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The Bulletin by Sidharth Monga
September 11, 2010
Juan Theron could do with a better nickname. He was anything but Rusty, taking two wickets in the first over of the match, and one in his first over back, hurting both Wayamba's start and comeback. On St George's Park's flat pitch, and with short boundaries, 154 proved to be a comfortable chase for an efficient Warriors side, who made it two in two for South African teams in Champions League Twenty20. The required run-rate, never a threatening proposition in the first place, fell under six in the 14th over.
Theron, with his efforts at the top and the end of the innings, provided the game-changing moments, reducing Wayamba to 2 for 2 and then ensuring only 43 came off the last six overs. Jeevantha Kulatunga, Wayamba's hard-hitting journeyman opener, counterattacked, scoring 49 off his team's first 69 runs, but missed support from the other end and the innings failed to get a fillip after he got out for 59, in the 15th over.
Warriors didn't need any solo heroics in the chase as Davey Jacobs, Colin Ingram, Justin Kreusch and Mark Boucher all made contributions. From the moment Ashwell Price walked across to the fifth ball of the innings and flicked it past midwicket for four, boundaries kept coming at the right times, either through improvisation or through correct hits straight down the ground.
After Prince's dismissal, Ingram and Jacobs added 52 risk-free runs in 34 legal deliveries. Left-hand batsman Ingram's high elbow and straight hits stood out, and so did Jacobs' square-cuts off Mendis. Those shots involved slight risk as Jacobs had to create room to those long hops. Two boundaries were followed by one that found its way through to the leg stump. Kreusch came in and hit the sixth and seventh balls he faced for boundaries through the on side. That brought the target down to 68 off 62, but a tight over from Rangana Herath produce a false stroke from Ingram.
Wayamba tried to create pressure, conceding just seven off the next two overs. With 54 required off seven overs, it seemed Wayamba were starting to slip their foot in the door. Kaushal Lokuarachchi then got one over too many, and Boucher slammed the door shut, hitting two massive sixes in a 21-run over.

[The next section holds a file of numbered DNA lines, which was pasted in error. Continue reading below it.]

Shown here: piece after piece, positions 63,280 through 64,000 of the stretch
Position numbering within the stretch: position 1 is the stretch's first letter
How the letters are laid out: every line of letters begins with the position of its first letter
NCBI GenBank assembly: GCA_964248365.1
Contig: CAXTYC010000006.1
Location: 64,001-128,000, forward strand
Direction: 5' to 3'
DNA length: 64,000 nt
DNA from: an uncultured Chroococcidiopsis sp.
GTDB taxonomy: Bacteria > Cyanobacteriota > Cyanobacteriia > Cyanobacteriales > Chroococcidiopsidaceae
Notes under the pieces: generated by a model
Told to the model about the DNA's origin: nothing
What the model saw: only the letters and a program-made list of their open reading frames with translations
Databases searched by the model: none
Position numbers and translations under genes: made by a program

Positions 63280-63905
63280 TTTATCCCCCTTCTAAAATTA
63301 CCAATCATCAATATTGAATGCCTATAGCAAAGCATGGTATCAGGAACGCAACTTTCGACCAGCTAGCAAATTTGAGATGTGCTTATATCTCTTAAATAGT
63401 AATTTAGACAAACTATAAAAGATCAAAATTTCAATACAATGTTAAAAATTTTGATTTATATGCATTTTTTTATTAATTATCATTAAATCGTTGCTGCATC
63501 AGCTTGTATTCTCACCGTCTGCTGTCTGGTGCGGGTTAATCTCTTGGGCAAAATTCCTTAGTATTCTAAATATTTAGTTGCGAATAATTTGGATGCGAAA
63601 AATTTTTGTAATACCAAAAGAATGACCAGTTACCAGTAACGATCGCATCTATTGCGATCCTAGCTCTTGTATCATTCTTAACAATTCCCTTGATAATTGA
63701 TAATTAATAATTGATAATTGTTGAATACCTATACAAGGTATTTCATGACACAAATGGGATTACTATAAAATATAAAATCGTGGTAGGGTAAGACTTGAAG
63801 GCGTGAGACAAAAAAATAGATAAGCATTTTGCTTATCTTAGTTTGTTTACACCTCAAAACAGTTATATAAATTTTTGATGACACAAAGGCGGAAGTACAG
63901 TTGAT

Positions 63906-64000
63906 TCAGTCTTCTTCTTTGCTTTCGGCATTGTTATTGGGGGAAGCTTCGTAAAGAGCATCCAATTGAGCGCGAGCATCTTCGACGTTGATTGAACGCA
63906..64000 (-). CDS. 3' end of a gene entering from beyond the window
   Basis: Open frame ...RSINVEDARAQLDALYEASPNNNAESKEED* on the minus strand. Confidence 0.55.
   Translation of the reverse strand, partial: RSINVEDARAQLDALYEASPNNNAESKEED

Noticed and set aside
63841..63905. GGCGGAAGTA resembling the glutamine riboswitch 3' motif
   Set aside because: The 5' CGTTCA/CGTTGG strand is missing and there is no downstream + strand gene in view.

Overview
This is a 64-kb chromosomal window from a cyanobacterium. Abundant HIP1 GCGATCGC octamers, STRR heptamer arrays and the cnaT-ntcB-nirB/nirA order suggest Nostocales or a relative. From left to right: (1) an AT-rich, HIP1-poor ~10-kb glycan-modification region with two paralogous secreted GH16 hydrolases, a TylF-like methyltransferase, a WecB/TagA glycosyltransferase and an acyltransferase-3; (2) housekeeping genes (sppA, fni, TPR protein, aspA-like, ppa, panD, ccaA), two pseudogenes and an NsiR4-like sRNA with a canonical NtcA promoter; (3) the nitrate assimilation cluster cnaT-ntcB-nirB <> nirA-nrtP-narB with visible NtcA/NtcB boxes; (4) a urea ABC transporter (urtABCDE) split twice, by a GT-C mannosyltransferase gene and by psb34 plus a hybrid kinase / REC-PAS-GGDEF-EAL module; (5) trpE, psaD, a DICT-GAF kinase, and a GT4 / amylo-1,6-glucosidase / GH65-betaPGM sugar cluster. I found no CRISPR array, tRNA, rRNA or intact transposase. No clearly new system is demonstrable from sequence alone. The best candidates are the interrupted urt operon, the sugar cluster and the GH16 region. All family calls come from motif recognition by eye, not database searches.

A mark of the efficiency of Warriors's effort was that they hit seven sixes fewer than Wayamba, but played 17 fewer dot balls too. Kulatunga, though, was not responsible for the middling Wayamba innings, which got off to a poor start.
The Mahelas, Jayawardene and Udawatte, were both troubled by swing in the first over. Jayawardene edged the second ball he faced to second slip, Udawatte did the same to the third ball he faced but it fell short. He lobbed the next delivery, a short one, to midwicket, giving the Warriors a dream start. But Kulatunga was about to jolt them into action.
It started with a short and wide delivery from Lonwabo Tsotsobe. It was dealt with a powerful cut, with no effort to keep it down. Anything with a hint of width was going to be dealt with similarly. After two such boundaries, Tsotsobe overpitched, and was lofted straight down the ground. When he tried to cramp Kulatunga up with a short ball into his body, the pull shot nearly went out of the ground. Tsotsobe to Kulatunga: four balls, 18 runs, and Wayamba were 28 after 3.3 overs.
Kulatunga responded to the fall of his captain, Jehan Mubarak, with another counterattack, a six off Nicky Boje in the same over, taking Wayamba to 58 after nine overs. His solo received semblance of support from Kushal Perera, the left-hand wicketkeeper-batsman, who hit sweetly timed sixes in the 11th, 12th and 13th overs. Kulatunga responded with one in the 14th, taking Wayamba to 110, and a big score looked on the cards.
The game was about to turn, though. Tsotsobe earned a sense of redemption, removing Kulatunga with his first ball back. Theron came back too, getting Kushal with a slower ball. The two allrounders, Thisara Perera and Farveez Maharoof, holed out looking to hit Makhaya Ntini for sixes, and it was obvious then that Kulatunga's effort wouldn't be enough.
A collection of fine cricket writing on great cricket feats, and never mind the omissions